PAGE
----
Performance Date: 11.01.09
at Teatro Trianon, Havana, Cuba
The second night of the Festival I saw Una Historia de Amor, a Colombian (or perhaps Cuban -- the festival materials are unclear) production about a man and woman breaking up. It was hot. And by hot, I mean there was no air-conditioning in the theater and it was a packed house. Add patrons seated in chairs in the aisle, and by the end of the show, you’ve got suffocating claustrophobia. Thank god the festival gave us fans in our goodie bags or I might have had to commit seppuku.
The unfairness of that scenario, from the actor’s perspective, is that no matter what you do on stage, a large portion of your audience is just trying to figure out when the hell they’re gonna get outta there. And if you also have a non-representational set design featuring many props, then it’s a sure bet they are calculating the minutes until their escape based on the number of props left to use. They still haven’t opened the second trunk or used the feather boa – oh my god and there’s still that drum kit - somebody give me air! It’s horribly, horribly unfair.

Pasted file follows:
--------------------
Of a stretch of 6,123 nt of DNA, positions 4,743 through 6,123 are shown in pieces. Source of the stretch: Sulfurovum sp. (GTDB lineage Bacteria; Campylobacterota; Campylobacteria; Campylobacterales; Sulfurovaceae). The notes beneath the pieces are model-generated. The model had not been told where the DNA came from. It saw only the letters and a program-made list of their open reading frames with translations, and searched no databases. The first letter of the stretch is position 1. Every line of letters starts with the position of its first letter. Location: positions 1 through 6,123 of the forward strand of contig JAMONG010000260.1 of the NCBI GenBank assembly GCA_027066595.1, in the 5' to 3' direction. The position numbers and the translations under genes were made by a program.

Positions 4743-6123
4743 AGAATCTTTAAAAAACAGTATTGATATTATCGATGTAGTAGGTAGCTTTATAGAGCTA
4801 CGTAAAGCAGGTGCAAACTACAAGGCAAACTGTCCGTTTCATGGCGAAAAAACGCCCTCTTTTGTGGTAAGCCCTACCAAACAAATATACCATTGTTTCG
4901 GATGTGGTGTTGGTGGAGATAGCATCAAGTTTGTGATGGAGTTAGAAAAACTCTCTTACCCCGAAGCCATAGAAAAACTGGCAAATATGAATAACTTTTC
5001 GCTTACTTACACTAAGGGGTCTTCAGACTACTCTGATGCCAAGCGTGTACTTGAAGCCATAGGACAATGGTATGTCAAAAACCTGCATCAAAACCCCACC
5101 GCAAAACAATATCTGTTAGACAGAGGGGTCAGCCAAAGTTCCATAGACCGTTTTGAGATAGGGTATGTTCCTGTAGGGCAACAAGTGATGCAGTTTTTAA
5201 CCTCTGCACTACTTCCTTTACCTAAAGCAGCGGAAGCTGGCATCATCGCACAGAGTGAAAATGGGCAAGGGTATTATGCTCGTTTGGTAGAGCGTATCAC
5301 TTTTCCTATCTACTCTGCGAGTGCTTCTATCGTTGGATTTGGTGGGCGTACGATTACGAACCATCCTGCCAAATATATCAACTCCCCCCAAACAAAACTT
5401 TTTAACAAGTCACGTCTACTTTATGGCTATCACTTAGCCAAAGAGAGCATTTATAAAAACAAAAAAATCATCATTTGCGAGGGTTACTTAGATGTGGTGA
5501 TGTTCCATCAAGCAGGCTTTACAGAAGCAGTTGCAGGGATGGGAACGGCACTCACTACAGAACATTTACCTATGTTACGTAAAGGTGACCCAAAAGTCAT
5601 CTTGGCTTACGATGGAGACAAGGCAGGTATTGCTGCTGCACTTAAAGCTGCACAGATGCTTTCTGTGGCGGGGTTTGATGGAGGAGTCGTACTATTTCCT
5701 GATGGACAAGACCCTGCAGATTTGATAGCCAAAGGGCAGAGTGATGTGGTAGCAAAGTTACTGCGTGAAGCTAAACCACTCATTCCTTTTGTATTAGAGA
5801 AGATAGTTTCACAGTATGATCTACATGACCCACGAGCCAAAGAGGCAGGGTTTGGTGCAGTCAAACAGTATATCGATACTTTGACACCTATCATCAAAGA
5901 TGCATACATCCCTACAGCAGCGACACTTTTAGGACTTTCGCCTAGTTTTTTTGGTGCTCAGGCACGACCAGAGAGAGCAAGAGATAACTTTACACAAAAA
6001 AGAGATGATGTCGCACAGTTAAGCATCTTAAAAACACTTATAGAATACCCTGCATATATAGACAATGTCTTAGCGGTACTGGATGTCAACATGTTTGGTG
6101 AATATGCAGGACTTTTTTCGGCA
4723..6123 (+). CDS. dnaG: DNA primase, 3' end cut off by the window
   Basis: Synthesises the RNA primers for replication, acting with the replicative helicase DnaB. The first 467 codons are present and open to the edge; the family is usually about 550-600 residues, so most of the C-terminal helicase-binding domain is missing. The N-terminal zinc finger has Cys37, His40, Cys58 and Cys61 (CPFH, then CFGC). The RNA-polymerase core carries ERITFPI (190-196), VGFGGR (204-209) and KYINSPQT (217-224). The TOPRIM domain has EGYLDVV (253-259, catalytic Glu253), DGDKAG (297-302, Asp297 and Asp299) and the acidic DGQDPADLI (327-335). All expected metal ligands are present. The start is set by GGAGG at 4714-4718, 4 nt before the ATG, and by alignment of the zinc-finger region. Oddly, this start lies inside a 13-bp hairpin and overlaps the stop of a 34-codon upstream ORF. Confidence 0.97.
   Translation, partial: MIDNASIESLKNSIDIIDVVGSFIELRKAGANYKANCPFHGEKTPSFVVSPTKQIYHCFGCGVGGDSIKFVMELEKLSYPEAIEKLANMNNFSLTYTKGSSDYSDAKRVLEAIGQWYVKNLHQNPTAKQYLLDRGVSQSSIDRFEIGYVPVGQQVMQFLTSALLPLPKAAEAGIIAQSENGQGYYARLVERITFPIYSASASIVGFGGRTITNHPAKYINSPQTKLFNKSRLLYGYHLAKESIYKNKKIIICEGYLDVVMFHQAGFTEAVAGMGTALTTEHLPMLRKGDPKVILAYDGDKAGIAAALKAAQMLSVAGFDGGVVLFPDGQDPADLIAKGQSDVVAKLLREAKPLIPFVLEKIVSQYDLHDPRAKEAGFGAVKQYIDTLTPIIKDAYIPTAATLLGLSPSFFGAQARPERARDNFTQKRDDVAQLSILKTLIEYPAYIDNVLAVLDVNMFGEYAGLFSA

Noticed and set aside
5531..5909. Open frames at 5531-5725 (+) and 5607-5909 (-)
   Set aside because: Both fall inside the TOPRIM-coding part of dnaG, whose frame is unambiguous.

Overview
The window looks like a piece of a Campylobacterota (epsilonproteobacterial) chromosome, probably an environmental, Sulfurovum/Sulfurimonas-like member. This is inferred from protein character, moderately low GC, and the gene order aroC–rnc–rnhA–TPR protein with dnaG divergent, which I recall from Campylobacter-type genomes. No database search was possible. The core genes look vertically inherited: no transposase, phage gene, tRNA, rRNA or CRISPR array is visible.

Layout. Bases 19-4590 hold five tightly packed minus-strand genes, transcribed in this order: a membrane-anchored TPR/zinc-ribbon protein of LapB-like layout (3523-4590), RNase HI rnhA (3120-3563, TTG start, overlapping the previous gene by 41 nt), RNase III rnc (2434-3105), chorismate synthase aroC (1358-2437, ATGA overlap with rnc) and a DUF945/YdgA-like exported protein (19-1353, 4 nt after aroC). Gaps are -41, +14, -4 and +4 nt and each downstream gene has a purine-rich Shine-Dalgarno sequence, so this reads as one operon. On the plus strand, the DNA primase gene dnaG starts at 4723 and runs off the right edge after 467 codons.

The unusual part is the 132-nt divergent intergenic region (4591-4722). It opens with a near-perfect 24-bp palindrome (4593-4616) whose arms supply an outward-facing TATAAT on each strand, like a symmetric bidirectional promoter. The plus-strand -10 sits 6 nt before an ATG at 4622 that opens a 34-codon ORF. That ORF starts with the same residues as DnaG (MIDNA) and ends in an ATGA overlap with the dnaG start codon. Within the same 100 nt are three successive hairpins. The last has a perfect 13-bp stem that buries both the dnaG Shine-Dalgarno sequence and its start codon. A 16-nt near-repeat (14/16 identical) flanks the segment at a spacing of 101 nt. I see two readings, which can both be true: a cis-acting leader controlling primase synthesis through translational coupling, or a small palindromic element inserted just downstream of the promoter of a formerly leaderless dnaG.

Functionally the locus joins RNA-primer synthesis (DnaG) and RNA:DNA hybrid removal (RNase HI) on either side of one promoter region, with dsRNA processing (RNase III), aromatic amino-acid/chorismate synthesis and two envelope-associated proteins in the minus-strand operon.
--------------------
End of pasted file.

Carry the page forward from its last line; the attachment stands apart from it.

So it’s a testament to the production that through the heat, not to mention the language barrier, I still will never forget the lead actress’s firecracker performance. She had a magnetic pull that was undeniable – and it wasn’t just the fishnets and black vinyl bustier. Playing a woman (a dancer?) confined to a wheelchair by a broken leg, she emanated an animalistic restlessness that I was grateful to grab onto. An electric fury roiled beneath her cat-who-ate-the-canary grins, and her every desperate gesture of acting out was genuinely felt and filled. I learned a lot about taking risks from this actress. Taking risks and taking space. That in itself made it worth it.